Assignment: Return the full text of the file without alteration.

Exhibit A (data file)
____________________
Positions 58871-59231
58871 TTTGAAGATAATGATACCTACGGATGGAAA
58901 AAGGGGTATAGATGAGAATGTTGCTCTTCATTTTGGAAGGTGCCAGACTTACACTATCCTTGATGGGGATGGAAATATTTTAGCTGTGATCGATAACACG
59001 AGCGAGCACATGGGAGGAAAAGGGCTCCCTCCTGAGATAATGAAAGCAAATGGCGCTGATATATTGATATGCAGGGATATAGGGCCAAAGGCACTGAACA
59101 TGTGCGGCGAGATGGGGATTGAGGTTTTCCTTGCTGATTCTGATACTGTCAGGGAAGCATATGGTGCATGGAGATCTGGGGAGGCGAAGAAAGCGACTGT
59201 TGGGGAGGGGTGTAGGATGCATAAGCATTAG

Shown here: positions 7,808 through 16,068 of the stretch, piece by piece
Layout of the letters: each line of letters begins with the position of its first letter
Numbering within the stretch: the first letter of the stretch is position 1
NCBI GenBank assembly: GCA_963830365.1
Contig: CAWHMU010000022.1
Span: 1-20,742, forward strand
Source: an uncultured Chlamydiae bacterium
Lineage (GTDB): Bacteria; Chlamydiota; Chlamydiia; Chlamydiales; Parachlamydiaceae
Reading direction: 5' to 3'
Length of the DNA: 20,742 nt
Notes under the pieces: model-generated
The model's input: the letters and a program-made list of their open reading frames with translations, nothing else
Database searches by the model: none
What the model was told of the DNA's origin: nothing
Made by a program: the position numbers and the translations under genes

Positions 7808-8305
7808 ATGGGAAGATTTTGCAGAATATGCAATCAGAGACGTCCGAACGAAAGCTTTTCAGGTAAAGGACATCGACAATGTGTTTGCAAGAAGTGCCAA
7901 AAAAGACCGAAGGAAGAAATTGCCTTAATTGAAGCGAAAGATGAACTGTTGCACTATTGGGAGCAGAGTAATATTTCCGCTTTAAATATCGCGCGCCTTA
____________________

Positions 58871-59231
58871 TTTGAAGATAATGATACCTACGGATGGAAA
58901 AAGGGGTATAGATGAGAATGTTGCTCTTCATTTTGGAAGGTGCCAGACTTACACTATCCTTGATGGGGATGGAAATATTTTAGCTGTGATCGATAACACG
59001 AGCGAGCACATGGGAGGAAAAGGGCTCCCTCCTGAGATAATGAAAGCAAATGGCGCTGATATATTGATATGCAGGGATATAGGGCCAAAGGCACTGAACA
59101 TGTGCGGCGAGATGGGGATTGAGGTTTTCCTTGCTGATTCTGATACTGTCAGGGAAGCATATGGTGCATGGAGATCTGGGGAGGCGAAGAAAGCGACTGT
59201 TGGGGAGGGGTGTAGGATGCATAAGCATTAG

Shown here: positions 7,808 through 16,068 of the stretch, piece by piece
Layout of the letters: each line of letters begins with the position of its first letter
Numbering within the stretch: the first letter of the stretch is position 1
NCBI GenBank assembly: GCA_963830365.1
Contig: CAWHMU010000022.1
Span: 1-20,742, forward strand
Source: an uncultured Chlamydiae bacterium
Lineage (GTDB): Bacteria; Chlamydiota; Chlamydiia; Chlamydiales; Parachlamydiaceae
Reading direction: 5' to 3'
Length of the DNA: 20,742 nt
Notes under the pieces: model-generated
The model's input: the letters and a program-made list of their open reading frames with translations, nothing else
Database searches by the model: none
What the model was told of the DNA's origin: nothing
Made by a program: the position numbers and the translations under genes

Positions 7808-8305
7808 ATGGGAAGATTTTGCAGAATATGCAATCAGAGACGTCCGAACGAAAGCTTTTCAGGTAAAGGACATCGACAATGTGTTTGCAAGAAGTGCCAA
7901 AAAAGACCGAAGGAAGAAATTGCCTTAATTGAAGCGAAAGATGAACTGTTGCACTATTGGGAGCAGAGTAATATTTCCGCTTTAAATATCGCGCGCCTTA